Herding Dog Group
The goals and purposes of this breed standard include: to furnish guidelines for breeders who wish to maintain the quality of their breed and to improve it; to advance this breed to a state of similarity throughout the world; and to act as a guide for judges.
Breeders and judges have the responsibility to avoid any conditions or exaggerations that are detrimental to the health, welfare, essence and soundness of this breed, and must take the responsibility to see that these are not perpetuated.
Any departure from the following should be considered a fault, and the seriousness with which the fault should be regarded should be in exact proportion to its degree and its effect upon the health and welfare of the dog and on the dog’s ability to perform its traditional work.
The Croatian Sheepdog (also known as the Hrvatski Ovcar) is a native breed that is descended from the dogs the Croats brought with them when the settled the land. It has been bred and used as a sheep and cattle herder in the plains of Slavonia for centuries. The earliest written document that has been found about the breed dates from the year 1374.
The Croatian Sheepdog was recognized by the United Kennel Club July 1, 2006.
The Croatian Sheepdog is a medium sized, rectangular shaped, black dog with short hair on its head and legs.
The breed is lively, attentive, modest and easy to train.
Fairly light and wedge shaped, with the muzzle slightly shorter than the skull.
Broadest between the ears, lean and oval in shape when viewed from above. The cheeks are rounded and the frontal furrow is not marked. The occipital protuberance can be felt. There is a slight stop.
Lean and tapering, not too blunt, with a straight nasal bridge. The lips are thin, tight fitting and elastic, with black edges.
The Croatian Sheepdog has a complete set of evenly spaced, white teeth meeting in a scissors bite. A level bite is acceptable.
Disqualification: Any missing teeth other than the first premolars. Undershot or overshot bite.
Always black and not prominent.
Disqualification: Lack of complete black pigment of the nose.
Medium in size and almond in shape, the eyes are set on a horizontal plane and are brown or black in color. The eyerims are dark and the expression is lively.
Disqualification: Yellow eyes.
Ears may be pricked or semi-pricked, but pricked are more desirable. They are triangular in shape, of medium length and set slightly to the side of the head. Cropping is not permitted.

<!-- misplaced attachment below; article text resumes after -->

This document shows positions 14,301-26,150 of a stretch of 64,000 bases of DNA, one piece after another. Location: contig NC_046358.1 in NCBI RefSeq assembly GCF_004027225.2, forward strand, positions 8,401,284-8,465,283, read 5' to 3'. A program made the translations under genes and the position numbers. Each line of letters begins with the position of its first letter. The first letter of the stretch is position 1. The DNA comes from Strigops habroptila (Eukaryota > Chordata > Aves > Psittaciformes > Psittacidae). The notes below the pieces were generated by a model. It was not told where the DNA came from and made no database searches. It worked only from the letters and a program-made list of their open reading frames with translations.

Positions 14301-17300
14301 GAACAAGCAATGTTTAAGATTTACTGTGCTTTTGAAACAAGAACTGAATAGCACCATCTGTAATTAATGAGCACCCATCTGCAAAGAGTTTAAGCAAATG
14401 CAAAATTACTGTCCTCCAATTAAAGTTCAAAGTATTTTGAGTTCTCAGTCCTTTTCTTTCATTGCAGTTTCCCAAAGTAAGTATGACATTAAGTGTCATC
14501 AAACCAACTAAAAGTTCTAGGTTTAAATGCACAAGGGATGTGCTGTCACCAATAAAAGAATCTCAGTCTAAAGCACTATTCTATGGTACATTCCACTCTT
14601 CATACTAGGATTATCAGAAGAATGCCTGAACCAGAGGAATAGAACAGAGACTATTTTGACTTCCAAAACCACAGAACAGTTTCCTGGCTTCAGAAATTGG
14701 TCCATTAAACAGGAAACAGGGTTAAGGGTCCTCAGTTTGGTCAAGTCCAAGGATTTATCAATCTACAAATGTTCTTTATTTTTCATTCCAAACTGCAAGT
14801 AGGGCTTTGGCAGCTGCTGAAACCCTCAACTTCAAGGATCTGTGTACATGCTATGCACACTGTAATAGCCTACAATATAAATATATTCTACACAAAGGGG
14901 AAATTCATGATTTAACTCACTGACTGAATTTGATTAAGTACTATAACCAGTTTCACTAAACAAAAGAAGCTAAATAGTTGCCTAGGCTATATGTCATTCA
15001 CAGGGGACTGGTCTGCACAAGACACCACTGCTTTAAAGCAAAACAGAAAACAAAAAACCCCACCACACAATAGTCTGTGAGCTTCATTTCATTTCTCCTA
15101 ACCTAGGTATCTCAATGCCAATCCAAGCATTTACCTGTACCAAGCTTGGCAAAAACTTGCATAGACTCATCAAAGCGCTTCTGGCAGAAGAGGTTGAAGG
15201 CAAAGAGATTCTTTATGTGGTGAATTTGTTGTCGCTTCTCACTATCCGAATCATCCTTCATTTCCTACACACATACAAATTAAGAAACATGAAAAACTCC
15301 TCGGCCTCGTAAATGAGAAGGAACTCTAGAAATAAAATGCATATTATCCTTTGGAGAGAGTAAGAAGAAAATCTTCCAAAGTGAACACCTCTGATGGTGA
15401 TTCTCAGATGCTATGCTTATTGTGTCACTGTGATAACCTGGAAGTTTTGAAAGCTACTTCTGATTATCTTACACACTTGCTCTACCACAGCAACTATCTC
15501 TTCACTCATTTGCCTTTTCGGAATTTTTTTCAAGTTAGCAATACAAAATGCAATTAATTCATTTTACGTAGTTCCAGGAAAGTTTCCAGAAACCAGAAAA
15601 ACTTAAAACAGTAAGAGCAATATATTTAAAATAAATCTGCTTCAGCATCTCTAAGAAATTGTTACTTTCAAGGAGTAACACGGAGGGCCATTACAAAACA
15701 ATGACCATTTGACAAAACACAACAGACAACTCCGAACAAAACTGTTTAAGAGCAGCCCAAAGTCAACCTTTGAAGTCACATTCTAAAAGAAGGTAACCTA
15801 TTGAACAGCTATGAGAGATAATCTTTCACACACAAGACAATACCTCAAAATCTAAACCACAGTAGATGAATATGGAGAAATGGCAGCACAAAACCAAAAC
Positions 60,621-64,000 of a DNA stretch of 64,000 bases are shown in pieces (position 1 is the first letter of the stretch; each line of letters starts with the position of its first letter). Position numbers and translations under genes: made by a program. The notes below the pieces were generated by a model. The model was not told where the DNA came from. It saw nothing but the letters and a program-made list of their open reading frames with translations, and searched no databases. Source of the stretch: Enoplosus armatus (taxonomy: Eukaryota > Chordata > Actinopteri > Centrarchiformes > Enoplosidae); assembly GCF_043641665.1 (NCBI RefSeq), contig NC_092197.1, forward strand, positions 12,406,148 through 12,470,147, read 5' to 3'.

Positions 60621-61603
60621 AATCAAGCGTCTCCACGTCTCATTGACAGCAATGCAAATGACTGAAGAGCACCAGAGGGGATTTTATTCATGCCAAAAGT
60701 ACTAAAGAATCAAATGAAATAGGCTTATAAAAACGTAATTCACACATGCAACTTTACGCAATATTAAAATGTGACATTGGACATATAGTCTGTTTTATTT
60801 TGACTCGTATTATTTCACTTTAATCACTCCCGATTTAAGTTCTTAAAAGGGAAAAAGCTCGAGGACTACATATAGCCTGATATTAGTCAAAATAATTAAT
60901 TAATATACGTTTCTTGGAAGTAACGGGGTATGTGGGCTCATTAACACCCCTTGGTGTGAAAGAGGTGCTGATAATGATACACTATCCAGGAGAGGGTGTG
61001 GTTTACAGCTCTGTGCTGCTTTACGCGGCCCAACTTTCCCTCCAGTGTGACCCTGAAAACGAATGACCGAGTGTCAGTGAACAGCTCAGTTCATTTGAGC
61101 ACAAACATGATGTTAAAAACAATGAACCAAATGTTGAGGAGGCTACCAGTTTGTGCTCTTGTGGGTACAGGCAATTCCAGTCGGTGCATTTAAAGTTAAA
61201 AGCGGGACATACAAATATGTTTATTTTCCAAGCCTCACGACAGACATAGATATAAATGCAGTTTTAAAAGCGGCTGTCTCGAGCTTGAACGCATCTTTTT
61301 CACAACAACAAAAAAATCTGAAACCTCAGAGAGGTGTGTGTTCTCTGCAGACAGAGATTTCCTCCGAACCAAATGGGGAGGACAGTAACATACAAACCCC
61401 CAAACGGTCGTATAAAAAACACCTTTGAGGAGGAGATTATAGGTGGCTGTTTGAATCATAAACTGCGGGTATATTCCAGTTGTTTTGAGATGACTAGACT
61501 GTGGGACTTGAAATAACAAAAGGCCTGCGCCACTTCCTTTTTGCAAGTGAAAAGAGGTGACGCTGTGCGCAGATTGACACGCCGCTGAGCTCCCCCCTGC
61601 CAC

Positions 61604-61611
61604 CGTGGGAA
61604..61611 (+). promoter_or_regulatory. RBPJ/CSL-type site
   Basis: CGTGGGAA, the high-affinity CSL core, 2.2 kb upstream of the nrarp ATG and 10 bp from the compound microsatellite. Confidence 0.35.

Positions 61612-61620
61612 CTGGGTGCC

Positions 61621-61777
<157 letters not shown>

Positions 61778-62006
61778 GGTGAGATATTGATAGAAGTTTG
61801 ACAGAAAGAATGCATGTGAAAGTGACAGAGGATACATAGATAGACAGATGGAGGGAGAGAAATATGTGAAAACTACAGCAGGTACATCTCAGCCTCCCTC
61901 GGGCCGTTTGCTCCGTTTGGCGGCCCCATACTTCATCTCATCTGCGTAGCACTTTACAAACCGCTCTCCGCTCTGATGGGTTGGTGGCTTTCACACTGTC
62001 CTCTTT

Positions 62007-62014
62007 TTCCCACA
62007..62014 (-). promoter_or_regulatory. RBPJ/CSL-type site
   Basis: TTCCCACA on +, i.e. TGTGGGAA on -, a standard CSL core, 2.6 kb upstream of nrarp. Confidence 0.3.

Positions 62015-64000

Disqualification: Hanging ears.
Moderately long, clean, muscular and well rounded.
The shoulder blade is of medium length and slightly oblique. The upper arm is rather short and the shoulder angulation is open, making the forequarters appear upright.
The forearm is long and muscular with light bone. The pastern joint is lean and the pastern is slightly sloping.
In proportion, the body is longer than it is tall. The chest is rather broad and deep, but the forechest is not pronounced. The ribs are well sprung. The withers are not prominent. The back and loin are short and muscular. The rump is of medium length, slightly sloping and broad. There is a slight tuck up.
The hindquarters have fairly open angulation, matching the forequarter.
Seen from behind, the legs are parallel. The thighs are rather long and broad and the hock joint is close to the ground and moderately angulated.
Small and elongated in shape, with tight toes, firm pads and black or grey nails.
Puppies may be born without tails, or they are customarily docked to be approximately one inch in length. The tail is set moderately high, covered with bushy hair, and is carried low at rest and above the back when the dog is alert.
The coat is soft, dense, double and wavy or curly. The coat on the back is moderately long. On the face and front of legs it is short. The back of the front legs is fringed with hair and the hind legs have culottes.
Disqualifications: Wooly coat or overly long coat. Long hair on the face.
Black, with a few white markings allowed only under the throat, on the chest and under the chest or on the feet and legs.
Disqualification: White markings on the head, body or tail.
Height for both males and females varies from 16 to 20 inches.
At a trot, the length of stride is moderate.
(An Eliminating Fault is a Fault serious enough that it eliminates the dog from obtaining any awards in a conformation event.)
Height under 16 inches or over 20 inches.
(A dog with a Disqualification must not be considered for placement in a conformation event, and must be reported to UKC.)
Unilateral or bilateral cryptorchid.
Viciousness or extreme shyness.
Lack of complete black pigment of the nose.
Any missing teeth other than the first premolars.
Undershot or overshot bite.
Wooly coat or overly long coat.
Long hair on the face.
White markings on the head, body or tail.
The docking of tails and cropping of ears in America is legal and remains a personal choice. However, as an international registry, the United Kennel Club is aware that the practices of cropping and docking have been forbidden in some countries. In light of these developments, the United Kennel Club feels that no dog in any UKC event, including conformation, shall be penalized for a full tail or natural ears.
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Note: The breeders on this list are not endorsed by UKC.
Revised May 1, 2017
©Copyright 2006, United Kennel Club